Photos by Rachel Coward

Photos by Rachel Coward

Chief of Staff by Tyler Parris
Eastside-based executive coach Tyler Parris draws on his experience as a former corporate chief of staff in his first book. Parris writes that chiefs of staff are important because they help organize, coordinate, and manage a company. Parris picked the brains of many chiefs of staff and executives in his research. Parris said that even if a chief of staff isn’t part of your team, the thought process of bringing one on is worth considering. Learn more at Parris’ website, tylerparriscoaching.com. $20

20160216_BusinessBooks__0006Tough Things First by Ray Zinn
Ray Zinn is the longest-serving CEO in Silicon Valley, so he knows a thing or two about managing a successful business. He’s the founder and CEO of Micrel, and drawing on his 37 years of management experience, Tough Things First is a guide for those interested in starting a company. Zinn compares training as an athlete to building a successful business. The first half of the book is all about the body and mind of an athlete, while the second half is about the discipline it takes to train the body of a company. The book is a great read for anyone about to embark on the bootstrap journey. $25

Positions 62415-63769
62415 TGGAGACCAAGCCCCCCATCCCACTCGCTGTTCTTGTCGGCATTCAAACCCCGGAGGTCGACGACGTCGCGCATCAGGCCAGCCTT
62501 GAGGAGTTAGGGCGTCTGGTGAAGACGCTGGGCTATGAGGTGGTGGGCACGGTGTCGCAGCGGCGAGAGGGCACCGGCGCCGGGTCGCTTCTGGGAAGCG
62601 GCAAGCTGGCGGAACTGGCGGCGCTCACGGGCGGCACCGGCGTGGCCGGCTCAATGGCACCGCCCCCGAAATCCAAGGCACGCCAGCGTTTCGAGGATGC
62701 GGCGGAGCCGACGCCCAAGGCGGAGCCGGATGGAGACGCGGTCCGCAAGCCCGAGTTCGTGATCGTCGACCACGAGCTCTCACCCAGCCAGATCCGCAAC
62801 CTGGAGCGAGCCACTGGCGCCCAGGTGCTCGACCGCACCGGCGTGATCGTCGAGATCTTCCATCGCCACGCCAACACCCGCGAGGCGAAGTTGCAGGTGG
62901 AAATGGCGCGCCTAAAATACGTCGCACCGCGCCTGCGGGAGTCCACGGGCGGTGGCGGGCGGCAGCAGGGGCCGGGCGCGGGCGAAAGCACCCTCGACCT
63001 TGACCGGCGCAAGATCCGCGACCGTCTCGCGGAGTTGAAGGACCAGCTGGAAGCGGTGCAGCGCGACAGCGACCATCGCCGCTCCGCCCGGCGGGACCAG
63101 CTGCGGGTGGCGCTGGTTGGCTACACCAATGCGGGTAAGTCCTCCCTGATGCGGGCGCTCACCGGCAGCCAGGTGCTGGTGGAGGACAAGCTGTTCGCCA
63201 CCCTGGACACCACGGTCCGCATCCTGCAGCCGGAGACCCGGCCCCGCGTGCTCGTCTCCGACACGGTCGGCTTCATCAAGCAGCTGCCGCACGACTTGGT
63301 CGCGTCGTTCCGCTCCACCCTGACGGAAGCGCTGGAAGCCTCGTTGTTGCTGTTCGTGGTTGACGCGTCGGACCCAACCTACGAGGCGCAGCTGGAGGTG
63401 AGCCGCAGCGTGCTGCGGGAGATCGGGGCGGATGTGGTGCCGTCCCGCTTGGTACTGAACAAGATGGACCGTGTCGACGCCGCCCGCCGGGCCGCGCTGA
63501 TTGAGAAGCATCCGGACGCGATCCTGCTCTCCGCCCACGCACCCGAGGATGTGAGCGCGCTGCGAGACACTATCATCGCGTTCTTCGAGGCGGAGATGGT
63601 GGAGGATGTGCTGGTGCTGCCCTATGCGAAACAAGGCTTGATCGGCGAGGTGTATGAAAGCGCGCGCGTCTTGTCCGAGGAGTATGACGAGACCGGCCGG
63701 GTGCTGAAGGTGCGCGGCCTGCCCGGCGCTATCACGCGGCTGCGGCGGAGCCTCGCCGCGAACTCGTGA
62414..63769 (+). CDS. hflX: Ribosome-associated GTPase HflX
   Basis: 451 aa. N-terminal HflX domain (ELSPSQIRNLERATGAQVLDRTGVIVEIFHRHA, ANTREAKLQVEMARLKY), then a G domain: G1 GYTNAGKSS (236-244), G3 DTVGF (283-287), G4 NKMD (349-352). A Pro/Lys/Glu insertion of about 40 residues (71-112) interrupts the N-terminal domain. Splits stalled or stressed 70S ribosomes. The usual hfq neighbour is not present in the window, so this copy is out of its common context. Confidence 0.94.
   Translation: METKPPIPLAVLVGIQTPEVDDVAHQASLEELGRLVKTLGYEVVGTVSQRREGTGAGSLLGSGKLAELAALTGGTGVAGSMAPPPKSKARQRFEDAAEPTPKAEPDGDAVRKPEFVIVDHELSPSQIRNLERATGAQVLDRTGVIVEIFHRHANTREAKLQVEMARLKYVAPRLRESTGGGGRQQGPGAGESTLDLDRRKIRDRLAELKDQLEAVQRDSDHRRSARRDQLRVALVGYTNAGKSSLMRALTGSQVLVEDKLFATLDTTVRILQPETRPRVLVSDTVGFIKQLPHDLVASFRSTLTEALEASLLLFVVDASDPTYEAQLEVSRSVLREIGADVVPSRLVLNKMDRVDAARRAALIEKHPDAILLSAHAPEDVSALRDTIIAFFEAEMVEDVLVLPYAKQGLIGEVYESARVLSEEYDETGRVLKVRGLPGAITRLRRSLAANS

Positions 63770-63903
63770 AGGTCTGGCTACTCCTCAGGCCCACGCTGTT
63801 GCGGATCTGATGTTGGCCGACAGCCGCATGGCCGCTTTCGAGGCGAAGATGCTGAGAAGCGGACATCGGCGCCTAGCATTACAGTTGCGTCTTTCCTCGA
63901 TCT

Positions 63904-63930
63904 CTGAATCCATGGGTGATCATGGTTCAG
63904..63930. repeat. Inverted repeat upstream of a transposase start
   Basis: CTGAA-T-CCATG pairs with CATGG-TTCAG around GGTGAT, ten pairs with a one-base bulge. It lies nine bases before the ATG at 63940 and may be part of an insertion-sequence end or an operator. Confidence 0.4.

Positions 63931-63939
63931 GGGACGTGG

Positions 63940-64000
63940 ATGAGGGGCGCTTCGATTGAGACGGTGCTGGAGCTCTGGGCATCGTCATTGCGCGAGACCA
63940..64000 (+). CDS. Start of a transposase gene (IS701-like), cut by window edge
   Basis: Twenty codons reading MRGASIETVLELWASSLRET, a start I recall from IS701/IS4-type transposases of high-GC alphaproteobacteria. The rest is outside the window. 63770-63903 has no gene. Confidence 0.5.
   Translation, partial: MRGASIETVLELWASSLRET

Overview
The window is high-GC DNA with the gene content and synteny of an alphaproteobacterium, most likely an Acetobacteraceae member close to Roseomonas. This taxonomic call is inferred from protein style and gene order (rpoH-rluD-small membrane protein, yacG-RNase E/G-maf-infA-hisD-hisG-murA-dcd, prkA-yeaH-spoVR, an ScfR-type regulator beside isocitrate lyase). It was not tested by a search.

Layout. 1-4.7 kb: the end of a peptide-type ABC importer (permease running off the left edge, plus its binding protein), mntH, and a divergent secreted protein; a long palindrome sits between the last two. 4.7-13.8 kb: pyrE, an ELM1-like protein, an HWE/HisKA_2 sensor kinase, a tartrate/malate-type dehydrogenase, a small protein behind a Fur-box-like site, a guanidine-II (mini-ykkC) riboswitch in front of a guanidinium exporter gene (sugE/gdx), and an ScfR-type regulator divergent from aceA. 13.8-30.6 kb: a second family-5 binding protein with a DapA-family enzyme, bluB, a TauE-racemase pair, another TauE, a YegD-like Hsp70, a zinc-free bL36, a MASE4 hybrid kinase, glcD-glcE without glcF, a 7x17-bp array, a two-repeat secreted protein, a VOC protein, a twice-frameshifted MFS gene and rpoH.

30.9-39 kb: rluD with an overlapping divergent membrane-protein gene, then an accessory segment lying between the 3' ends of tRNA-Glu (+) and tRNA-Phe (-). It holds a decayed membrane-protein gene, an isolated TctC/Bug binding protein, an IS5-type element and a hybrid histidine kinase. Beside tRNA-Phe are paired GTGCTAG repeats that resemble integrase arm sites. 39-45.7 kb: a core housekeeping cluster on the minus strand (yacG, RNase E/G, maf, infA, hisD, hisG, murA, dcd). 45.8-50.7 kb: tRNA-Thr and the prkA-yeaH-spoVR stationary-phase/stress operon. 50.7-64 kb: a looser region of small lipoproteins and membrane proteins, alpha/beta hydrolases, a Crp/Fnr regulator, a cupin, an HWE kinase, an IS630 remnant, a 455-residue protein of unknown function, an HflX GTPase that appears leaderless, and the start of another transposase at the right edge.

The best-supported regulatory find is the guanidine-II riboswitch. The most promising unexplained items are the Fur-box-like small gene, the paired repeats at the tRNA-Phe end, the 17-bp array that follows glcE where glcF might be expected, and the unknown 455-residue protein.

20160216_BusinessBooks__000421 Days to Success with LinkedIn
by Ron Sukenick and Ken Williams
We first met Gnik Rowten in Sukenick and Williams’ first book, 21 Days to Success Through Networking. If his name looks a little unique, it’s worthwhile to point out it’s a palindrome for “networking.” The book follows Gnik through an adventure in learning how to efficiently use LinkedIn to connect with colleagues and new acquaintances. The book will prepare the reader for the moment when an email drops in his inbox that reads, “Hi, I’d like to add you to my professional network on LinkedIn.” $16 

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